Moritz Adolf Schlesinger (30 October 1798 in Berlin - 25 February 1871 in Baden-Baden), generally known during his French career as Maurice Schlesinger, was a German music editor. He is perhaps best remembered for inspiring the character of M. Arnoux in Gustave Flaubert's novel Sentimental Education.
He was the son of Adolf Martin Schlesinger, founder of the music journal Berliner allgemeine musikalische Zeitung. Maurice moved to Paris permanently in the 1820s where he founded a music publishing house closely linked to that of his father. In 1834 he founded a society with the stated object of publishing both classical and contemporary music at reasonable prices. He published works by Mozart, Haydn, Weber, Beethoven, Hummel, Chopin, Giacomo Meyerbeer and Hector Berlioz. He employed Richard Wagner, as an arranger and journalist, during the latter's first visit to Paris in 1840-41, and made the first introduction of Wagner to Franz Liszt.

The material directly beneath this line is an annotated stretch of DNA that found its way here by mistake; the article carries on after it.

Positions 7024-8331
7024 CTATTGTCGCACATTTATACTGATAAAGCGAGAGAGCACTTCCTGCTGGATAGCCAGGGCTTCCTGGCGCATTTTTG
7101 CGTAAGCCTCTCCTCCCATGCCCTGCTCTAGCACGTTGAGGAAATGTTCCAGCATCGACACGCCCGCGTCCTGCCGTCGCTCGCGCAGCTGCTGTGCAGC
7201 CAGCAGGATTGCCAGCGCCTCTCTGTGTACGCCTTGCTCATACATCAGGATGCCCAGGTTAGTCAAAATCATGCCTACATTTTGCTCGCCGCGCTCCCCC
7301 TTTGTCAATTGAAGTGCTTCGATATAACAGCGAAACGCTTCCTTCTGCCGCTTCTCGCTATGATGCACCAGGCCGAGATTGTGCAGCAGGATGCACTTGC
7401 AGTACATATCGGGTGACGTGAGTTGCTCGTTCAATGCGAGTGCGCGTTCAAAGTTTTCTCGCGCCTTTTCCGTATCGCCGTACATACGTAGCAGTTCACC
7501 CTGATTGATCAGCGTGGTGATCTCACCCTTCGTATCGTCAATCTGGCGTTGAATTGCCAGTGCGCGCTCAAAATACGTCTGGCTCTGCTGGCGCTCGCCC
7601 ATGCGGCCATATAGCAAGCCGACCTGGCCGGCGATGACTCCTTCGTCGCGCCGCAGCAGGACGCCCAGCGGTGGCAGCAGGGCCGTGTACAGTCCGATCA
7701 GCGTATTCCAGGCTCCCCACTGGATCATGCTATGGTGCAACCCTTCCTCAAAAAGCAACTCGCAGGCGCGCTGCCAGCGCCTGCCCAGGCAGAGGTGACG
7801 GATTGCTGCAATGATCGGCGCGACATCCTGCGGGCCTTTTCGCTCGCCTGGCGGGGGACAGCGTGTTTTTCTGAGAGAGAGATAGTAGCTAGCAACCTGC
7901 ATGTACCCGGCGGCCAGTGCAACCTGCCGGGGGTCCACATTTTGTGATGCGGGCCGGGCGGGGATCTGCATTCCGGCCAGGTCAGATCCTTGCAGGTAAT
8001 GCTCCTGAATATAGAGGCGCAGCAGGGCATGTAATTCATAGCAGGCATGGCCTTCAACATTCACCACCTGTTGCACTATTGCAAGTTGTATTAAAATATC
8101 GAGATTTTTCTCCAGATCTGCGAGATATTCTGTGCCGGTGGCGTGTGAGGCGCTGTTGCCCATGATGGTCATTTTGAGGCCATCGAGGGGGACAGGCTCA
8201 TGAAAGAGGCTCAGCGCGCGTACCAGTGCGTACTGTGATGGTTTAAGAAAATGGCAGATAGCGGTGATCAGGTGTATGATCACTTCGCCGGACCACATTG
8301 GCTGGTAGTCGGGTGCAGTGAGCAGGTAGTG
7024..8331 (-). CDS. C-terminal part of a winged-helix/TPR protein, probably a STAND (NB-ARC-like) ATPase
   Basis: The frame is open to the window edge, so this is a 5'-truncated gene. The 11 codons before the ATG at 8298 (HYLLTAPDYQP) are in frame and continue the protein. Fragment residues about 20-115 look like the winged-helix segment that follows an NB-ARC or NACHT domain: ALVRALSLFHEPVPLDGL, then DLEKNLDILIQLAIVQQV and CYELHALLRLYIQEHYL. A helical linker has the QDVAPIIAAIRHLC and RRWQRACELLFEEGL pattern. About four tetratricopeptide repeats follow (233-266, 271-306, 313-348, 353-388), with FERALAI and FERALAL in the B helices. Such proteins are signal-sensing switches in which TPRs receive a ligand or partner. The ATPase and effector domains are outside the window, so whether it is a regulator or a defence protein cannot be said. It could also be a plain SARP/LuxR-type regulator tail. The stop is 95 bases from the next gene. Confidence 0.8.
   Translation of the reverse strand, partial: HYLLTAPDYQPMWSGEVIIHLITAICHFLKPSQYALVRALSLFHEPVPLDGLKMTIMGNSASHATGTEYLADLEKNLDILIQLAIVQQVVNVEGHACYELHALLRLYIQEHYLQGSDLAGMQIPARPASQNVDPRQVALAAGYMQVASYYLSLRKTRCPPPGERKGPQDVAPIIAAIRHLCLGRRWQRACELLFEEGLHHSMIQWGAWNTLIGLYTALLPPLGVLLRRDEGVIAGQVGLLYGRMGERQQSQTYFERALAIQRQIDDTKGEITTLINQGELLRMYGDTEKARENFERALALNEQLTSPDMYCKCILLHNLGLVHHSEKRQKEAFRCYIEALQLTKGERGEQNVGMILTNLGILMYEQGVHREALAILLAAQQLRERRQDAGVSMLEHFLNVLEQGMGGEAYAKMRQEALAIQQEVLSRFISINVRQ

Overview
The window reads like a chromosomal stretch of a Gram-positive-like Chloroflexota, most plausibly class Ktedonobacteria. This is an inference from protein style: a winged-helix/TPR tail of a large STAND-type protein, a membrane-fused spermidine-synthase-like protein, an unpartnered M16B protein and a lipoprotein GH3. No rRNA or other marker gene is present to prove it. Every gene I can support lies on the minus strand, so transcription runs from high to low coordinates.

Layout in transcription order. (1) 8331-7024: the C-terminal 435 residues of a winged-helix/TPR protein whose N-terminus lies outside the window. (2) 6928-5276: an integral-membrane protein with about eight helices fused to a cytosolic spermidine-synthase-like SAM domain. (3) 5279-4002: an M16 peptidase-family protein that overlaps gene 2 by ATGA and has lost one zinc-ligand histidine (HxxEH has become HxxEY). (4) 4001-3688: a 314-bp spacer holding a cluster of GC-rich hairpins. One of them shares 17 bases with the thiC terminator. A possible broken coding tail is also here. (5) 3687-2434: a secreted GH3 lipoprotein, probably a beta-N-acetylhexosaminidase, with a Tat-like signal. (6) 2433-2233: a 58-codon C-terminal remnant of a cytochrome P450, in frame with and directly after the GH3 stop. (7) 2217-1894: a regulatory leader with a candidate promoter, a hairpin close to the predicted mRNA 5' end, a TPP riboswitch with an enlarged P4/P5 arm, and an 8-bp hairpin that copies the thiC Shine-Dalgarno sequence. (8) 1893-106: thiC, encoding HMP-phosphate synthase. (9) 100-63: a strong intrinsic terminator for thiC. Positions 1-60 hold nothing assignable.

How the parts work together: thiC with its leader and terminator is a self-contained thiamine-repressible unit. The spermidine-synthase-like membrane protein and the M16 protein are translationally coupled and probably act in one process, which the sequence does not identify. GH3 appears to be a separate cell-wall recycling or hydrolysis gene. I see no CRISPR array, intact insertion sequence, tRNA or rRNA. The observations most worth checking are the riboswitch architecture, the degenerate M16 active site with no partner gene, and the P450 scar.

Schlesinger created the journal Gazette musicale, which he later combined with the Revue musicale of François-Joseph Fétis. He eventually sold his portion of the journal in 1846 to a former employee named Louis Brandus.